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1.  Clinical application of stem cell therapy in Parkinson's disease 
BMC Medicine  2012;10:1.
Cell replacement therapies in Parkinson's disease (PD) aim to provide long-lasting relief of patients' symptoms. Previous clinical trials using transplantation of human fetal ventral mesencephalic (hfVM) tissue in the striata of PD patients have provided proof-of-principle that such grafts can restore striatal dopaminergic (DA-ergic) function. The transplants survive, reinnervate the striatum, and generate adequate symptomatic relief in some patients for more than a decade following operation. However, the initial clinical trials lacked homogeneity of outcomes and were hindered by the development of troublesome graft-induced dyskinesias in a subgroup of patients. Although recent knowledge has provided insights for overcoming these obstacles, it is unlikely that transplantation of hfVM tissue will become routine treatment for PD owing to problems with tissue availability and standardization of the grafts. The main focus now is on producing DA-ergic neuroblasts for transplantation from stem cells (SCs). There is a range of emerging sources of SCs for generating a DA-ergic fate in vitro. However, the translation of these efforts in vivo currently lacks efficacy and sustainability. A successful, clinically competitive SC therapy in PD needs to produce long-lasting symptomatic relief without side effects while counteracting PD progression.
PMCID: PMC3261810  PMID: 22216957
2.  Optimizing functional imaging protocols for assessing the outcome of fetal cell transplantation in Parkinson's disease 
BMC Medicine  2011;9:50.
Clinical trials aiming to assess the safety and efficacy of fetal cell transplantation in Parkinson's disease rely on the hypothesis that the grafted tissue will survive and grow, restore striatal dopaminergic neurotransmission, improve the connectivity between striatum, thalamus and cortex and, thereby, produce long-lasting clinical improvement while avoiding the development of adverse effects. Although transplantation of human fetal ventral mesencephalic tissue has been reported as one of the most effective reparative therapies in Parkinson's disease patients to date, different studies have shown inconsistent results causing a paucity of new trials over the last decade. However, during this period, functional imaging alongside other scientific developments from clinical observations and animal work has significantly aided in understanding the mechanisms responsible for the success or failure of grafting human fetal tissue. Recent advances in functional imaging including both positron emission tomography and functional magnetic resonance imaging could be proven useful in vivo tools for the development and assessment of new clinically competitive trials. In this commentary we discuss how an optimized functional imaging protocol could assist new clinical trials using fetal cell transplantation in Parkinson's disease.
PMCID: PMC3098794  PMID: 21569273
3.  Dyskinesias after neural transplantation in Parkinson's disease: what do we know and what is next? 
BMC Medicine  2010;8:80.
Since the 1980 s, when cell transplantation into the brain as a cure for Parkinson's disease hit the headlines, several patients with Parkinson's disease have received transplantation of cells from aborted fetuses with the aim of replacing the dopamine cells destroyed by the disease. The results in human studies were unpredictable and raised controversy. Some patients showed remarkable improvement, but many of the patients who underwent transplantation experienced serious disabling adverse reactions, putting an end to human trials since the late 1990 s. These side effects consisted of patients' developing troublesome involuntary, uncontrolled movements in the absence of dopaminergic medication, so-called off-phase, graft-induced dyskinesias. Notwithstanding the several mechanisms having been proposed, the pathogenesis of this type of dyskinesias remained unclear and there was no effective treatment. It has been suggested that graft-induced dyskinesias could be related to fiber outgrowth from the graft causing increased dopamine release, that could be related to the failure of grafts to restore a precise distribution of dopaminergic synaptic contacts on host neurons or may also be induced by inflammatory and immune responses around the graft. A recent study, however, hypothesized that an important factor for the development of graft-induced dyskinesias could include the composition of the cell suspension and specifically that a high proportion of serotonergic neurons cografted in these transplants engage in nonphysiological properties such as false transmitter release. The findings from this study showed serotonergic hyperinnervation in the grafted striatum of two patients with Parkinson's disease who exhibited major motor recovery after transplantation with fetal mesencephalic tissue but later developed graft-induced dyskinesias. Moreover, the dyskinesias were significantly attenuated by administration of a serotonin agonist, which activates the inhibitory serotonin autoreceptors and attenuates transmitter release from serotonergic neurons, indicating that graft-induced dyskinesias were caused by the dense serotonergic innervation engaging in false transmitter release. Here the implications of the recent findings for the development of new human trials testing the safety and efficacy of cell transplantation in patients with Parkinson's disease are discussed.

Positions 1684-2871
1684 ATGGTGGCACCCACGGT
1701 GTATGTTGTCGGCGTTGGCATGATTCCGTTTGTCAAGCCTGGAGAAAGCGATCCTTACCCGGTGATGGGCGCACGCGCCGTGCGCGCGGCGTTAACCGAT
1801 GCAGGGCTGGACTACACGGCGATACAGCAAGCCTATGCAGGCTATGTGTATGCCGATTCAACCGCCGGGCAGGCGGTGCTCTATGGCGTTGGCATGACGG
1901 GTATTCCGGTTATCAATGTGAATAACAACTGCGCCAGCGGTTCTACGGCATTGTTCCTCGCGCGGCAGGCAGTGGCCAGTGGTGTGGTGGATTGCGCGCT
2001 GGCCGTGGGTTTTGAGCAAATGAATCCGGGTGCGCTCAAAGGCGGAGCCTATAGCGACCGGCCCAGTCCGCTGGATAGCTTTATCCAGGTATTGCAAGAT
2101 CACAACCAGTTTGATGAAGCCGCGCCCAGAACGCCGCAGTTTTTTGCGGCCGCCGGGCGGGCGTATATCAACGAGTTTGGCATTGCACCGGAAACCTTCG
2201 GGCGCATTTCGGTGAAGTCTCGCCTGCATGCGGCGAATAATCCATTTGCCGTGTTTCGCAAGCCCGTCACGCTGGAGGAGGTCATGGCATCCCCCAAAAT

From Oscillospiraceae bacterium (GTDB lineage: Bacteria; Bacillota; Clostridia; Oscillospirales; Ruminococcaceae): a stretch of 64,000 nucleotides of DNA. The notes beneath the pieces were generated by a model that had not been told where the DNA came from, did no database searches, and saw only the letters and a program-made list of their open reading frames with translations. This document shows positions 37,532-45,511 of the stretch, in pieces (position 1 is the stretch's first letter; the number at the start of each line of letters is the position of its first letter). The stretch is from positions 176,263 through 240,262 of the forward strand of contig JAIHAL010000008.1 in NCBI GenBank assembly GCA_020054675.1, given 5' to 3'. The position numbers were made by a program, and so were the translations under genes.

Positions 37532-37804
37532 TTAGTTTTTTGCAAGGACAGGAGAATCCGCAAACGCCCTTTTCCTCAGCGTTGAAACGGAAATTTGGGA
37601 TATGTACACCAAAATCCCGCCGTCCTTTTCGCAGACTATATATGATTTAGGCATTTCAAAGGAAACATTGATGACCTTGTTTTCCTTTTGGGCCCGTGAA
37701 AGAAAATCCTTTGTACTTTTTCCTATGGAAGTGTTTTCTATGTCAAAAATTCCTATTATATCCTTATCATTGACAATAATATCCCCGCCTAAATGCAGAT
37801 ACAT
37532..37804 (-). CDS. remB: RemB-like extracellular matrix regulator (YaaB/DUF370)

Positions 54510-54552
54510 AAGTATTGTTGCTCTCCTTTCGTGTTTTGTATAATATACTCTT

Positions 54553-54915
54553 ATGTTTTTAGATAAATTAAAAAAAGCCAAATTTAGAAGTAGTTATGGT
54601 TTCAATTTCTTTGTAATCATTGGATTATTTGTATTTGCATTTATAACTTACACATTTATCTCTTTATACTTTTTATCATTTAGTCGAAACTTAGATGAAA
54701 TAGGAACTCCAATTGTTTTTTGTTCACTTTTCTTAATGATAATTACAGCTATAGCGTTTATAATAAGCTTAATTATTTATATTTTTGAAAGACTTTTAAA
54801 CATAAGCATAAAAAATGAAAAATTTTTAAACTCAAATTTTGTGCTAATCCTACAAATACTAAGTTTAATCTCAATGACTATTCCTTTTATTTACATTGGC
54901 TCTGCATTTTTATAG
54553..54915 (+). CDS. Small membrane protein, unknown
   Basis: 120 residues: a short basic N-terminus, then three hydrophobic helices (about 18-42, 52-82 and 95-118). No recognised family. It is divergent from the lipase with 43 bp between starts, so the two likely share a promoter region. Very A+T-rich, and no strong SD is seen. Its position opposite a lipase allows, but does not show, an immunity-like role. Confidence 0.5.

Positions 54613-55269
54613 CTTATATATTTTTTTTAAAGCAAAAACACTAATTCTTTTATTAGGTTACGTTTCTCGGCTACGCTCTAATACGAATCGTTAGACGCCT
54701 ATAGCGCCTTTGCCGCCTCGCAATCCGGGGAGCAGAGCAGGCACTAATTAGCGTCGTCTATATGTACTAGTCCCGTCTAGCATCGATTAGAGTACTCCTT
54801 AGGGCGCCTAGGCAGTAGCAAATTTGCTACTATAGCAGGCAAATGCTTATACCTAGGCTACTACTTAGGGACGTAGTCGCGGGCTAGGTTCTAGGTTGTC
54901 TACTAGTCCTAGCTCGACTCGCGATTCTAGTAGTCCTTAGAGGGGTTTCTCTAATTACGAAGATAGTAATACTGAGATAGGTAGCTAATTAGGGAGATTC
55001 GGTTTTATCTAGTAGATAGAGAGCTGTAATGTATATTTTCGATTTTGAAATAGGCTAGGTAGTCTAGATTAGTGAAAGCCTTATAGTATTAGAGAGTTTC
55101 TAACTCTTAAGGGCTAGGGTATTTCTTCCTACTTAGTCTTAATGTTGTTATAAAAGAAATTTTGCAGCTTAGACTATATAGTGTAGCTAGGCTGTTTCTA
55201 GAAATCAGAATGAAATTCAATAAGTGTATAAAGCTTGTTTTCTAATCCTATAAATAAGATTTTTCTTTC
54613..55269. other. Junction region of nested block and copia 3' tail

PMCID: PMC3003184  PMID: 21126348

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